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    Maintaining excellence in obstetrics and gynecology

    A call to action from leaders in the field.


    3. Lessen student debt

    Since tuition accounts for only 4%–6% of total medical school financial support, some academic medical centers could continue to function without it, and most could afford to freeze tuition for several years.

    Another debt reduction opportunity is collaboration with the Accreditation Council for Graduate Medical Education (ACGME), state Medicaid agencies, and Public Health Service agencies to develop programs that allow graduating residents to work off debt by working in underserved communities, an ob/gyn “Peace Corps.”22 For example, for each year of such service post-graduation, a certain portion of a student’s medical school debt could be forgiven by being paid through state Medicaid funds.

    4. Streamline documentation

    EHR changes are needed. Regulators must be more pragmatic, and software designers must rethink and redesign processes that are now tailored for regulatory and insurance compliance rather than for patient care and physician productivity. In addition to simplifying data entry processes, employing scribes to shadow busy ob/gyns and enter data during every patient encounter will provide more “eye-to-eye” time with patients.

    5. Improve patient safety

    The new Republican administration and Congress may renew efforts at federal tort reform, although it failed to materialize under the Bush administration and is unlikely to be prioritized. In any case, we should focus on avoiding harm by using the best evidence-based medicine available.

    Team training, crew resource management, checklists, and evidence-based protocols are now widespread. However, while making EHR systems more user-friendly, the technology should also be used to create patient safety tools such as decision support and enhanced documentation in high-risk settings. The latter could include presenting concrete evidence of surveillance, problem anticipation, proactive and reactive planning and execution, details of outcomes, and assurance that adequate information has been conveyed to the patient.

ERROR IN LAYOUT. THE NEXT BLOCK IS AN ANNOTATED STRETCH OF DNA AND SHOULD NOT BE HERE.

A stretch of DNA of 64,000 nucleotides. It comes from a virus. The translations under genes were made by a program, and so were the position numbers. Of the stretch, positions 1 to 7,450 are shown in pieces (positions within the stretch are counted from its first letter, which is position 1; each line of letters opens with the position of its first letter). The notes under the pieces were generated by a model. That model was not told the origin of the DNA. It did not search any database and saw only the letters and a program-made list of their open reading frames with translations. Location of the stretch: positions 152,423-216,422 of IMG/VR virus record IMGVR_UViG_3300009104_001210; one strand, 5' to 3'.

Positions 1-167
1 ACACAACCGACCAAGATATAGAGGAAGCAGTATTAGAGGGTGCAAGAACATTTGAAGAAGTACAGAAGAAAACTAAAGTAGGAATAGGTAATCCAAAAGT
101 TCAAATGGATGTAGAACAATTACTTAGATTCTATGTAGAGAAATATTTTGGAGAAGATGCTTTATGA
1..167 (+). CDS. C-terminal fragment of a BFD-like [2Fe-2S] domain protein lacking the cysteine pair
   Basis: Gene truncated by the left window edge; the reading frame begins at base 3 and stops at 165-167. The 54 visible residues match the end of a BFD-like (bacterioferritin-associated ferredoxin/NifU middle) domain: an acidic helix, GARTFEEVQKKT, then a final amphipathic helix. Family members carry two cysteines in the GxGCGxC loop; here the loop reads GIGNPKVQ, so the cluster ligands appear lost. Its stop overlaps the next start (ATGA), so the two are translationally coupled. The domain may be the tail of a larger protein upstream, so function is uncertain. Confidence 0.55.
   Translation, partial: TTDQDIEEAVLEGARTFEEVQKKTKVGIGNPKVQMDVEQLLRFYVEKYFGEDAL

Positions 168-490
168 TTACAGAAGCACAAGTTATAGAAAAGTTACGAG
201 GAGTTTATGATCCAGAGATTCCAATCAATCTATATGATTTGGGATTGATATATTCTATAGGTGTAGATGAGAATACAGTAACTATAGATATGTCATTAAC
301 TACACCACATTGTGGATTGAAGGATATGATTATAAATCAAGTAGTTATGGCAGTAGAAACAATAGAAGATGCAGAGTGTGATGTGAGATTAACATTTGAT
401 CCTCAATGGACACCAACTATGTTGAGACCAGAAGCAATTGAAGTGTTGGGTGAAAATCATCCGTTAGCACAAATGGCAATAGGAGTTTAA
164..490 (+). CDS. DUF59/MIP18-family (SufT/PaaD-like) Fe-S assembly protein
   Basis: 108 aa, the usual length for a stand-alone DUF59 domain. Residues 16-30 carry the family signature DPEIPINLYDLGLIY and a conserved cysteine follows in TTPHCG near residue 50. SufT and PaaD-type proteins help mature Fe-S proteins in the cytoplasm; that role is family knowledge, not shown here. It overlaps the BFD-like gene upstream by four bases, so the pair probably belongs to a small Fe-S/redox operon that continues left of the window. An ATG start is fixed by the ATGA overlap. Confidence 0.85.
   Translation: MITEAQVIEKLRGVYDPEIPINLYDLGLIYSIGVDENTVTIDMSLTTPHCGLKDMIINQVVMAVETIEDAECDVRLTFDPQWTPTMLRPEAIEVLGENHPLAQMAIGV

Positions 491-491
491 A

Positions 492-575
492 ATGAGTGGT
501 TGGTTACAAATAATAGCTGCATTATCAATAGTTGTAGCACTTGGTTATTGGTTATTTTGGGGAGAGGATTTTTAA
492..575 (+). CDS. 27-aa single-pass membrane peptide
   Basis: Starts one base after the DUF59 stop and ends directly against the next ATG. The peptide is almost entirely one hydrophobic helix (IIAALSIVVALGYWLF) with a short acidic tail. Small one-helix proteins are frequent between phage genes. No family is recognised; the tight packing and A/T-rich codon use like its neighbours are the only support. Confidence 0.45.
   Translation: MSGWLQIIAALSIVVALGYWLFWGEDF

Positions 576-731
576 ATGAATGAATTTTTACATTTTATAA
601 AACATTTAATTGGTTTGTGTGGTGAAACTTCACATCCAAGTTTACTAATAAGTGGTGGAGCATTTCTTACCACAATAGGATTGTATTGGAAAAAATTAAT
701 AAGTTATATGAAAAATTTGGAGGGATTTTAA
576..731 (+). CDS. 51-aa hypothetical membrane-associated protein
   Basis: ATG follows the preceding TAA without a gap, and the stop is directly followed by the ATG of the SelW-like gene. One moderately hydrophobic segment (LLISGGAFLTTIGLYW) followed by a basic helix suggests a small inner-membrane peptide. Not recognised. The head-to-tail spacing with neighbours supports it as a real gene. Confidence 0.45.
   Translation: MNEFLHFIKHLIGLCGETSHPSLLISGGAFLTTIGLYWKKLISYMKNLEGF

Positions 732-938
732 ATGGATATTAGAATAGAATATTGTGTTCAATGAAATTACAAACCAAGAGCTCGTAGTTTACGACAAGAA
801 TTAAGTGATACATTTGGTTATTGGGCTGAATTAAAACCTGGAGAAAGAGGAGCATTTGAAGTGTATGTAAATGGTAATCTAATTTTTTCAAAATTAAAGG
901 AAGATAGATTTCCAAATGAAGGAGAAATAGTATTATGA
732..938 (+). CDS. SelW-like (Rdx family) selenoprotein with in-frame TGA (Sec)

Next: The big healthcare disappointment

    Improved patient record-keeping could be taught through tutorials, video simulations, and hands-on demonstrations, proven methods to enhance patient outcomes and experience.23 Because “avoidance of harm” is the best defense against liability suits, hospitals, local American College of Obstetricians and Gynecologists districts, and State Perinatal Quality Improvement Programs should focus on developing checklists, tool kits, and EHR decision support tools to prevent adverse outcomes.


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    2. Mercer B, Milluzzi C, Collin M. Periviable birth at 20 to 26 weeks of gestation: proximate causes, previous obstetric history and recurrence risk. Am J Obstet Gynecol. 2005;193(3 Pt 2):1175-1180.

    3. Osterman MJK, Kochanek KD, MacDorman MF, Strobino DM, Guyer B. Annual summary of vital statistics: 2012-2013. Pediatrics. 2015;135(6):1115-1125.

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    6. Abortion. http://www.cdc.gov/reproductivehealth/data_stats/#Abortion. Accessed July 18, 2015.

    7. Secura GM, Madden T, McNicholas C, et al. Provision of no-cost, long-acting contraception and teenage pregnancy. N Engl J Med. 2014;371(14):1316-1323..